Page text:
Of course as soon as I type up a list of my recent finds of women in tech sites Huffington Post goes and makes a better one. This covers a lot of the biggies. Ones I have my eye on helping with (or following in the footsteps of) once I have more street cred.
My dream at this point is to definitely get my hands dirty, start small with volunteering, and someday teach/advocate for women in tech and STEM in general.
If you’ve tuned in for my regular poetic ramblings on life and web development for the past few days what you probably saw was a site in a bit of a mess. Instead of designing my own WordPress theme I had the zany notion that it would be quicker just to pick a theme and change some things. So instead of writing my own code I spent two days trying on themes like a teenage girl tries on prom dresses – none of them was just quite right. I eventually settled and looked for something that was responsive (meaning I could view it on my computer or my iPhone with ease) and whose structure and CSS was clean and easy to navigate. I settled on Tiny Forge. It was pretty right out of the box and I just tweaked some colors, threw up my own header image and added some of my widgets to the sidebar.
I have a feeling as I get busier I’ll have even less desire to mess with my personal projects, but currently the need make this site pretty is as strong as it was when I started creating websites, which is pretty cool because I never thought I’d get back there.
When I first became enamored with websites and building my own I, well, I sucked at it obviously. This was back in junior high when I was a part of the weird subculture of Petz (I link to the Wikipedia article because the current nature of Petz is sad and pathetic to those of us who started from the beginning) and had a tiny fan site all my own – long-lost to the internet. I can’t even remember what I called it and it was probably on GeoCities (RIP). I couldn’t figure out why images where all red X’s (I never actually uploaded them to the website) and those images I tried to link all had these ugly blue borders around them (oh CSS, how I came to love and despair you).
In 2004 for Christmas my parents bought me a web domain of my very own (this very one) and Leaena as a nickname and a website was born. I jumped quickly into blogs when they became a thing. From Blogger to MoveableType and back again while trying a billion others like Pivot, Textpattern, etc. Somewhere in there I tried WordPress and it stuck (sort of, I think I bounced around a bunch in between).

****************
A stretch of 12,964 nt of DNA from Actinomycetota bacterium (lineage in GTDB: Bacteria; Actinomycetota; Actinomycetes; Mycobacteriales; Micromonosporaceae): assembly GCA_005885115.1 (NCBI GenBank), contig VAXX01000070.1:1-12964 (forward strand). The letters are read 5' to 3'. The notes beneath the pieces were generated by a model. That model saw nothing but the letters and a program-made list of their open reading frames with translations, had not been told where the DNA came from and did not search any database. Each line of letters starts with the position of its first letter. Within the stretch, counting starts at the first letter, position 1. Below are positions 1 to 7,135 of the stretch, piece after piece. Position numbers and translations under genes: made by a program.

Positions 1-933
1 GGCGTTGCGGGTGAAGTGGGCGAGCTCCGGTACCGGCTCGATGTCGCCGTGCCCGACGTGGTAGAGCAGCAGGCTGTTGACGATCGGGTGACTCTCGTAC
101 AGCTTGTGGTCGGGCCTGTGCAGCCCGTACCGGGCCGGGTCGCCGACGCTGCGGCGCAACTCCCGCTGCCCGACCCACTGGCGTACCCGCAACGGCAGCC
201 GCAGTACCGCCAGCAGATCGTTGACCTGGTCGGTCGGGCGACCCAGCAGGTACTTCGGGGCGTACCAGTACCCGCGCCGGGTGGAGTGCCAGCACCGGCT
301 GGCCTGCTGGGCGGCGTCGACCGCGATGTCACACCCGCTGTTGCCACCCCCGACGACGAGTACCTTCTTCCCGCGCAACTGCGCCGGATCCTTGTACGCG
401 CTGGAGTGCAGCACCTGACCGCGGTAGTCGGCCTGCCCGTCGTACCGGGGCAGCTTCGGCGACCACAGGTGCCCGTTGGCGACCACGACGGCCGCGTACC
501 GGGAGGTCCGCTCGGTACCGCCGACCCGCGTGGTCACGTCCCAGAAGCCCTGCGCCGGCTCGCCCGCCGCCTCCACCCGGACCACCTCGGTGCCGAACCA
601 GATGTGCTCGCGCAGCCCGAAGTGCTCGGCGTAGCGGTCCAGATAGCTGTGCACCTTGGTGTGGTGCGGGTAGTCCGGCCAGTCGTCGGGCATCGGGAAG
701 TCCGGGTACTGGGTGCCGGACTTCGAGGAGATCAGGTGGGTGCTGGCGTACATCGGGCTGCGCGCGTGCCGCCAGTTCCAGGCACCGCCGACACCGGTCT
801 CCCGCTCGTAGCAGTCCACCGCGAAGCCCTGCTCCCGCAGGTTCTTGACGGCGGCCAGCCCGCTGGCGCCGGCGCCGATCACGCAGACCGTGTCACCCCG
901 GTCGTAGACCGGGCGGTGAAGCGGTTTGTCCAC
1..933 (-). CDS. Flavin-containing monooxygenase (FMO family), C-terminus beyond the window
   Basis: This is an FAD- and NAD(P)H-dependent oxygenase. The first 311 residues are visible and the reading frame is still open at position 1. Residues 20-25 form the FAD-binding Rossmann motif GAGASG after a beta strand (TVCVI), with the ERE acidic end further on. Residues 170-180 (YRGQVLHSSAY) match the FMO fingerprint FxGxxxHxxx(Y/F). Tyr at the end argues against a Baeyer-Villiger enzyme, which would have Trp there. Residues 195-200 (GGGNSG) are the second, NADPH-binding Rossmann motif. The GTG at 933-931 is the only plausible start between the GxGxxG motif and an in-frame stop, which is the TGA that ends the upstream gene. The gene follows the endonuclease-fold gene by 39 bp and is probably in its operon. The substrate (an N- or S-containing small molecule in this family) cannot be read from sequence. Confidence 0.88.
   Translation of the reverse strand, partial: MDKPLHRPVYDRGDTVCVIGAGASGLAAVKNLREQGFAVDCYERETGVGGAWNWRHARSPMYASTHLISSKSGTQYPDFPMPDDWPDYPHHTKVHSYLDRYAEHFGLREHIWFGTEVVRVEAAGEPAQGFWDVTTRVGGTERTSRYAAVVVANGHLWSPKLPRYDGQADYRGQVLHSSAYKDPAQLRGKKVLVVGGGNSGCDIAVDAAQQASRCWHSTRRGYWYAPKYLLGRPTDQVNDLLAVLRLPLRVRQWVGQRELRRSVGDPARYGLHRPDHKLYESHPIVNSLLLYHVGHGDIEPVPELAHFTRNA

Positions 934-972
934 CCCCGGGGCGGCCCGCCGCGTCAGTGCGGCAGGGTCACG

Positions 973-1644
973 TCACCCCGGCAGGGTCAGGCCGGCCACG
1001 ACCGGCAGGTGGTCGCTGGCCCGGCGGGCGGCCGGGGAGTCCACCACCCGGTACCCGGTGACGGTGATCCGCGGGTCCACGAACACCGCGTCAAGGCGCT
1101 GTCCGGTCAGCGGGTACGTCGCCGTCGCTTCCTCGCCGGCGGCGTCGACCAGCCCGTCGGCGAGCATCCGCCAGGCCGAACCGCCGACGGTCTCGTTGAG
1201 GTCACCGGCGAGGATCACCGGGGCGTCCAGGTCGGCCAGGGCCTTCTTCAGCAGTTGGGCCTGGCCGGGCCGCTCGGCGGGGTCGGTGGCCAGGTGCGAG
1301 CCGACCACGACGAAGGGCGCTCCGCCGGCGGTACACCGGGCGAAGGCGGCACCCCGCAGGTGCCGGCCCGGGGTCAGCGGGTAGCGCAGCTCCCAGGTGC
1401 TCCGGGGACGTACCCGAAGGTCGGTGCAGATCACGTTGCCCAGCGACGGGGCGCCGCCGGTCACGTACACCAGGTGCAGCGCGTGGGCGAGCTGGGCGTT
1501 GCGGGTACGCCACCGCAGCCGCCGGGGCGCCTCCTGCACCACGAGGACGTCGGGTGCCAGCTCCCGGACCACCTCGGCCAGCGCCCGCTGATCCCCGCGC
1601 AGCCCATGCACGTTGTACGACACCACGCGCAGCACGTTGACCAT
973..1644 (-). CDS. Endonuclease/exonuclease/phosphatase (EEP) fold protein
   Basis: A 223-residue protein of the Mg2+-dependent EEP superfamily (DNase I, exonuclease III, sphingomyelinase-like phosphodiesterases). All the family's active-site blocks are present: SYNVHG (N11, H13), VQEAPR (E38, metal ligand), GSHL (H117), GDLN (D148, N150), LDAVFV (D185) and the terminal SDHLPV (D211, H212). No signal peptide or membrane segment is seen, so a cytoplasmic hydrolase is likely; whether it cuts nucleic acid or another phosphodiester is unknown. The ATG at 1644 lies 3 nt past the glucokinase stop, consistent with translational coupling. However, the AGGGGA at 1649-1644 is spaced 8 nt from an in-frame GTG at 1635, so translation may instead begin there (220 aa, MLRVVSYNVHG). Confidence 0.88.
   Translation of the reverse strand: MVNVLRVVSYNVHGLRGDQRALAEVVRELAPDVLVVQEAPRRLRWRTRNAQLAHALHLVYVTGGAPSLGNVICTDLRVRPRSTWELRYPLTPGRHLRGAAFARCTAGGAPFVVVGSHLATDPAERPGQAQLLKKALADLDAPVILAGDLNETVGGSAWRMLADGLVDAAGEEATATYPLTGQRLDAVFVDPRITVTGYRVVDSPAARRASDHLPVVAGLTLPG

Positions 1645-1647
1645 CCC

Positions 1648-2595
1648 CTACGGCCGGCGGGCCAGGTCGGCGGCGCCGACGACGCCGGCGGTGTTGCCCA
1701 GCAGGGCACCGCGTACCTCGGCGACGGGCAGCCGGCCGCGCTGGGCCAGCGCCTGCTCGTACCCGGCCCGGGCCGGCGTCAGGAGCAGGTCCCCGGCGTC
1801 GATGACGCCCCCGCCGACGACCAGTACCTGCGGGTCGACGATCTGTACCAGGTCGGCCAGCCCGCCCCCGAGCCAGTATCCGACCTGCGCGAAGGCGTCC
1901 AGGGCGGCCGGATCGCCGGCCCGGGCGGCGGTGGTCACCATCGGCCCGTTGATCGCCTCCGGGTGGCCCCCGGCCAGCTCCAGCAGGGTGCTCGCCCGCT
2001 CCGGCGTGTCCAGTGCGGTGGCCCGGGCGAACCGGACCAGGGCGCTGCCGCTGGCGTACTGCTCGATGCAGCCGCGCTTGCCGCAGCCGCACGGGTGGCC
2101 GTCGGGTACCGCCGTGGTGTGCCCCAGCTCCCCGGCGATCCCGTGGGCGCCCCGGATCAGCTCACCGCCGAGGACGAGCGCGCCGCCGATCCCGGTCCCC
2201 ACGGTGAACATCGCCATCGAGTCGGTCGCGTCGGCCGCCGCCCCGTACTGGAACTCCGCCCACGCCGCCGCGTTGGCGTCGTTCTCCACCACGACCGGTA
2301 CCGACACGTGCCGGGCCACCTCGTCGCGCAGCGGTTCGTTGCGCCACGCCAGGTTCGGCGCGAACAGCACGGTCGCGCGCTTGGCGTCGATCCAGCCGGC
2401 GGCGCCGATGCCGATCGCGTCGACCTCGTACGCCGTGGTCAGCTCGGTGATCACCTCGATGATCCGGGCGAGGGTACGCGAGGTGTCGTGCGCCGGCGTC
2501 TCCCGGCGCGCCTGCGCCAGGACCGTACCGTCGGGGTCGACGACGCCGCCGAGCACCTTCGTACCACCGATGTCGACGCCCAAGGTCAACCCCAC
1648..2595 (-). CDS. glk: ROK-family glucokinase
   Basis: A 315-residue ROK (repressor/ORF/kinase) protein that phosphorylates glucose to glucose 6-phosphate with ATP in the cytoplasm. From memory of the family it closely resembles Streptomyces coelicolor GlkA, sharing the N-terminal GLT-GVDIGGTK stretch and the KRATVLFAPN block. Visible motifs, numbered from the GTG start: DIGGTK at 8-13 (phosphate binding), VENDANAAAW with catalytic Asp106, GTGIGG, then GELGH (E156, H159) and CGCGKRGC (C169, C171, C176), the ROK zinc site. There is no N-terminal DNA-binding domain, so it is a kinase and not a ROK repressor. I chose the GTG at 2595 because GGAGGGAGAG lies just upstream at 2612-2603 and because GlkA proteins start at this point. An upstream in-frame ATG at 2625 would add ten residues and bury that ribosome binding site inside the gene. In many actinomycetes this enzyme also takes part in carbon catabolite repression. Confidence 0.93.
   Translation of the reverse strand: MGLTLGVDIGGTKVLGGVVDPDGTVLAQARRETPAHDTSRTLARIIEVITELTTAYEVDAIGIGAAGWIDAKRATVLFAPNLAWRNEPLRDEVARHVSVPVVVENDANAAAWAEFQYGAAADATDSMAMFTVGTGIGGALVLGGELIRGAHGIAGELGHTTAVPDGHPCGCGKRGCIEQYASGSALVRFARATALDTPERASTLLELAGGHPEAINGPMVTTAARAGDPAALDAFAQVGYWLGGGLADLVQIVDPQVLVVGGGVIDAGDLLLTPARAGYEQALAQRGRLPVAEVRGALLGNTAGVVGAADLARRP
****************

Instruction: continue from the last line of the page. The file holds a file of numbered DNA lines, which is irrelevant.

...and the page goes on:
The problem with all of these blogs up until recently was nothing stuck. I’d write a few posts and then it would just be a static page that I would want to change the layout for once a month or so, but never actually update. So that’s what I did. I wish I had pictures of some of my old sites. I was generally always following the trends. From frames to iFrames to horizontal scrolls. From using CSS to only using Comic Sans at a very small font size (it looks cool tiny guys, promise) to learning box models and divs. All along I wondered why I didn’t actually want to post anything. There were people out there writing constantly about things! in there lives! that sounded neat! I can write, but they always say write what you know and I felt like I didn’t know much of anything.
Then all of this happened, I decided computer science was my way of life, I realized that I enjoyed reading other people writing about their coding and geeky lives, and I realized I could have that life and tell other people about it too. So here’s to the new leaena.com. I’m sure I will be changing layouts every month soon, but at least I’ll also be updating the content as well.
I’ve spent the past few week inundating my friend Ava, the one who starts Hackbright on Monday, with women in tech articles and sites online. She suggested I try to collect them all in one place, so here we go: